Aging provides models of lives of worship. Anna represents the Bible’s most succinct model for aging. At least 84 and possibly 105 years old, she exemplifies the prophecy given to Asher, her tribe: “As your days, so is your strength” (Deuteronomy 33:25). Anna lives on the Temple compound and actively participates in its day-to-day operations. Her disciplined life incorporates fasting, prayer, worship. Acknowledged as a prophetess, she completes the elderly foursome of righteous Israelites who bridge the old covenant and usher in the new (Luke 1:1–2:38).4 Perhaps John Wesley remembered Anna when he wrote that God does nothing except in response to believing prayer.

Hopeful Aging

Research shows that older adults who practice their faith have less depression, a more positive mental outlook, and less fear of death, Neal notes. Habits preventing or slowing dementia and memory loss are physical activity, mental activity, and positive social interaction, he adds.
The elderly often face sudden, multiple losses like health, spouse, home, and car. How they handle them determines their quality of life for their remaining years. Neal shares two stories from his practice. “I worked with an older, divorced woman living in a retirement home. She would not leave her apartment and eat in the dining hall. She isolated herself almost completely and stayed very depressed and alone.”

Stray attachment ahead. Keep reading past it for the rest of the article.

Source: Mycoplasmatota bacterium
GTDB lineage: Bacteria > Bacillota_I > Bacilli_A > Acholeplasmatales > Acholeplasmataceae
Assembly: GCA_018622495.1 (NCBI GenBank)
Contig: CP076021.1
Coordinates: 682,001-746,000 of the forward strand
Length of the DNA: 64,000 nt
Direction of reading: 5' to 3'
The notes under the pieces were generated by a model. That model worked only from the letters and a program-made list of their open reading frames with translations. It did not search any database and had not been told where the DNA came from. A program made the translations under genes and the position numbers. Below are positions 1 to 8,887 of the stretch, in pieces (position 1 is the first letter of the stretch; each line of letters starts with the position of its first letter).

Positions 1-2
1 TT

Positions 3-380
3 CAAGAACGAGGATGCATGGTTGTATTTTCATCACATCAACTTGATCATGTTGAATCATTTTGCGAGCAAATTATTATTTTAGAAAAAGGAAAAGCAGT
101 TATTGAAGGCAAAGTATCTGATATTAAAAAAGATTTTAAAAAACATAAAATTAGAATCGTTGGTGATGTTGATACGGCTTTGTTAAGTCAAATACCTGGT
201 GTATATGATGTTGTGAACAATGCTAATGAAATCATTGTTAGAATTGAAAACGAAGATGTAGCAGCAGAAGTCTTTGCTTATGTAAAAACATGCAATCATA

A much more hopeful story concerns a widower who moved into a retirement home. “He felt lost and isolated. I encouraged him to look up people he knew and work at making new friends. He did. He took leadership in organizing chapel services. He’s not depressed now but is vibrant and encourages others.”
The Bible emphasizes life’s preciousness, as Mary Oliver calls it, from the gift of life’s first breath (Genesis 2:7) to these sweet words describing life’s end: “Precious in the sight of the Lord is the death of his faithful ones” (Psalm 116:15). And in between, Psalm 23 describes the faithful care of the Lord.


  1. Joan Chittister, The Gift of Years: Growing Old Gracefully (Katonah: BlueBridge, 2008), 47.
  2. Ruth Fowler, As We Grow Old: How Adult Children and Their Parents Can Face Aging with Candor and Grace (Valley Forge: Judson Press, 1998), 151.
  3. Chittister, 120.
  4. Robin Gallaher Branch, “Anna in the Bible: Luke reveals the prophetess as a model for aging,” Bible History Daily,, 2018.